The 30-year-old can dominate in the running game. He helped the New York Jets field the sixth-most prolific ground attack in the NFL in 2013.
Colon is a true power-based blocker. That means he focuses on beating the man in front of him, rather than shifting into space.
When he does move, Colon is very useful as a pulling guard, leading the way on sweeps. Signing this hulking lineman could signal a shift away from the exclusive, zone-based system favored under Shanahan.
That scheme demanded lighter, more mobile linemen. The drawback was an offensive front too often easily overpowered. Adding a player like Colon would help solve that problem.
One note of caution is that the veteran will reportedly undergo offseason surgery. According to Rich Cimini of ESPN New York, Colon suffered a torn biceps in the final week of the regular season.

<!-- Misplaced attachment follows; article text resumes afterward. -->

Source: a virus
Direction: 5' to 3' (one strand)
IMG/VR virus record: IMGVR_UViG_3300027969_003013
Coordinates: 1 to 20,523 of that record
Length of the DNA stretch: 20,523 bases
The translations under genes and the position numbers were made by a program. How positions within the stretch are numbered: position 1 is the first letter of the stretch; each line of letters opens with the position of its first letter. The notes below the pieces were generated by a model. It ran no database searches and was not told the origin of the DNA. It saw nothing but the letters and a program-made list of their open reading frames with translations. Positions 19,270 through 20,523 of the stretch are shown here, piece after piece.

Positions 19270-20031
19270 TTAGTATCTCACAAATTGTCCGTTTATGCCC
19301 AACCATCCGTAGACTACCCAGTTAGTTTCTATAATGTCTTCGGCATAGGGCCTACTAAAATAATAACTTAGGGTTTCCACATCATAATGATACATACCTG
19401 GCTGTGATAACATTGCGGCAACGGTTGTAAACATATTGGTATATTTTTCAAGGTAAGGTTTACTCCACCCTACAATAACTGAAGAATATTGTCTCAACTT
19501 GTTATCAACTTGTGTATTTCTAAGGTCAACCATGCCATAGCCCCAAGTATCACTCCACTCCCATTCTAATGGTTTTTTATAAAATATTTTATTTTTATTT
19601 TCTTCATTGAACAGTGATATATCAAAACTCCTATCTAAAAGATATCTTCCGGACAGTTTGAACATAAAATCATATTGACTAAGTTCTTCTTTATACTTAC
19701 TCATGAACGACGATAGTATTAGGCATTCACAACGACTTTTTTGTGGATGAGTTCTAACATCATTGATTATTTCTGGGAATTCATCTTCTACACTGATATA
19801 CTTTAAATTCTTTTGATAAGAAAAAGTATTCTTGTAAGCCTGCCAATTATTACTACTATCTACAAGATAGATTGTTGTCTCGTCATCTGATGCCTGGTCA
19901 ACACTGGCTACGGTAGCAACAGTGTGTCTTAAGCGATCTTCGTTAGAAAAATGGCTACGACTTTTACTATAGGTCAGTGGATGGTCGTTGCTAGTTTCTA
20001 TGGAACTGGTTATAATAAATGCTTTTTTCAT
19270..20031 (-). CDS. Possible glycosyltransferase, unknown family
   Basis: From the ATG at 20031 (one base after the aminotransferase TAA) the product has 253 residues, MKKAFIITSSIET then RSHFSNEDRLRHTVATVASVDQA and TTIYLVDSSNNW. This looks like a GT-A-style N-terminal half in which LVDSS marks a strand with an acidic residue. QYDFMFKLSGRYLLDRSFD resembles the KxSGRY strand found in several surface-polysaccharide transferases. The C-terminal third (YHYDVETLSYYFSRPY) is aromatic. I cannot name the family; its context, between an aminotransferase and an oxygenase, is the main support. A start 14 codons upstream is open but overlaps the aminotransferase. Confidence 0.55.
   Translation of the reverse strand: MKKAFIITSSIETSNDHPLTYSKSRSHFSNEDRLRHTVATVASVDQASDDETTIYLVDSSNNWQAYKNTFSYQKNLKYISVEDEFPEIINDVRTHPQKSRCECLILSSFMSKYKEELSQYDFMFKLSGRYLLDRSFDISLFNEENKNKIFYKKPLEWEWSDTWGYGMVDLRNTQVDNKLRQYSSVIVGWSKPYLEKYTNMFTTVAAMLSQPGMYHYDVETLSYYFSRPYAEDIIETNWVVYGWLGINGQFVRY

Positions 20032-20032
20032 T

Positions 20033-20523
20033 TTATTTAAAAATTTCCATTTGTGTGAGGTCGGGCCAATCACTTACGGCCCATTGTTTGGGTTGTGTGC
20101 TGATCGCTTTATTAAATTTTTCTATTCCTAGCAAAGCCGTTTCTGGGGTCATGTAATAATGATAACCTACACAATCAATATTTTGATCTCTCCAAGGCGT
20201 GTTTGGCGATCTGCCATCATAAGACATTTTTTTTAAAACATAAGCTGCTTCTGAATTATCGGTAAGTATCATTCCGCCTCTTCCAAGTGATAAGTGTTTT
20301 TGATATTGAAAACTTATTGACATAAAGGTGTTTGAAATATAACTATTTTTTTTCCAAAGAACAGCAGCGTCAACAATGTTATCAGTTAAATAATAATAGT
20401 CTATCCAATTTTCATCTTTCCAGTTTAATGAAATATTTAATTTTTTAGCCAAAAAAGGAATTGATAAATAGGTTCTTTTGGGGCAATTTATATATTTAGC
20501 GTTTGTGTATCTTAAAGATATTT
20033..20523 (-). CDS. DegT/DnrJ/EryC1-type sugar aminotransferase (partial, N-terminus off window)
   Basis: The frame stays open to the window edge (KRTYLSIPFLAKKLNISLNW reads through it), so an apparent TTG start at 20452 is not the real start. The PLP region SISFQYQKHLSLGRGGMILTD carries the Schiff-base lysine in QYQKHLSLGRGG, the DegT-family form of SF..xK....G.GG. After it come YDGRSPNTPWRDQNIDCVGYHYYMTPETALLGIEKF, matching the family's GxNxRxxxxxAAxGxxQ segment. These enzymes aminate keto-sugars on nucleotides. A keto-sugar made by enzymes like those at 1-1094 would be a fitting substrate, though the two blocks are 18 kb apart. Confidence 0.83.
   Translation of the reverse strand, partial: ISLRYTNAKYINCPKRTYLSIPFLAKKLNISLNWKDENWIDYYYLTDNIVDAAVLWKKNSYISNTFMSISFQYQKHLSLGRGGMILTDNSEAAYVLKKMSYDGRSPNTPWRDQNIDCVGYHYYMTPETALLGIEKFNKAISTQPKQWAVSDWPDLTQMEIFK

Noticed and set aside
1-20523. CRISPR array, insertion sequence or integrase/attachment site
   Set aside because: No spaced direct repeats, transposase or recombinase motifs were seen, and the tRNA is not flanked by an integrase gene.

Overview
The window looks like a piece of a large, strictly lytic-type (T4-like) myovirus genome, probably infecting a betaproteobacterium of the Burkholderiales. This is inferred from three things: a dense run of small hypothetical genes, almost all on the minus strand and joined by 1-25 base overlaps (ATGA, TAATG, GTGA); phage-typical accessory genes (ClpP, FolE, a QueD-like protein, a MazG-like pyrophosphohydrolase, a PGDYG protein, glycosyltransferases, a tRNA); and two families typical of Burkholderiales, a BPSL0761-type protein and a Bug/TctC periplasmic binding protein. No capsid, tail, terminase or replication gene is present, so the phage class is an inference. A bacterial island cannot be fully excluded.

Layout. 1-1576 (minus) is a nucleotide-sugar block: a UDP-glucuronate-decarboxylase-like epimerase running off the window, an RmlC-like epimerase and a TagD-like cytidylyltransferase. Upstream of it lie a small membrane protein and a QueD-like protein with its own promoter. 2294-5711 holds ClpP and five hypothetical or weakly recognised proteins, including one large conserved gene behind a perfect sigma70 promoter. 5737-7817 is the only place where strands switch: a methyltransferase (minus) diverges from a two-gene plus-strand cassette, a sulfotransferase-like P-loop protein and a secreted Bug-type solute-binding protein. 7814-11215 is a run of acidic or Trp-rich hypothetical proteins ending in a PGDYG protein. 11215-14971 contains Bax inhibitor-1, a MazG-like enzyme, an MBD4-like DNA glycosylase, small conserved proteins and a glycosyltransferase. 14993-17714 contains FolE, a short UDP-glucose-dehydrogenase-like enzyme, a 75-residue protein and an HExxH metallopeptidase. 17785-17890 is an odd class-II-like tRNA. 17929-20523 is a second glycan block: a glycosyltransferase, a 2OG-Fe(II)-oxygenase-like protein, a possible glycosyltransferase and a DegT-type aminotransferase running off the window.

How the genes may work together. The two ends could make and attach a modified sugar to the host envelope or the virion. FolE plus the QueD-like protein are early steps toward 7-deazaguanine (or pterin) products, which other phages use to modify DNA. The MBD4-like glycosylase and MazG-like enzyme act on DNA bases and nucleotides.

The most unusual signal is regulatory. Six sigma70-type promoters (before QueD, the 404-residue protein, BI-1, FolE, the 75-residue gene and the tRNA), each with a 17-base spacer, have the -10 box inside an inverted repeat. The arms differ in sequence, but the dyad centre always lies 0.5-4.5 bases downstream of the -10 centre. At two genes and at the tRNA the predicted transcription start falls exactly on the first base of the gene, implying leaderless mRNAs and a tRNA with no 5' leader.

Cimini suggests the post-surgery recovery period will include some of free agency. But if the Redskins are prepared to wait, they could snare an excellent interior blocker for relatively cheap.
Wade Smith is an experienced zone-blocker.
Of course, reinforcing the O-line doesn't necessarily mean Washington will ditch its mostly successful zone-blocking scheme. The team has shown interest in Seattle Seahawks offensive coordinator Darrell Bevell, who is another proponent of zone-based blocking, and interviewed him last week, according to Zac Boyer of The Washington Times.
If the system does stay intact in D.C., the Redskins would be smart to pursue guard Wade Smith. The 32-year-old has started every game during the last four seasons in the Houston Texans' zone scheme.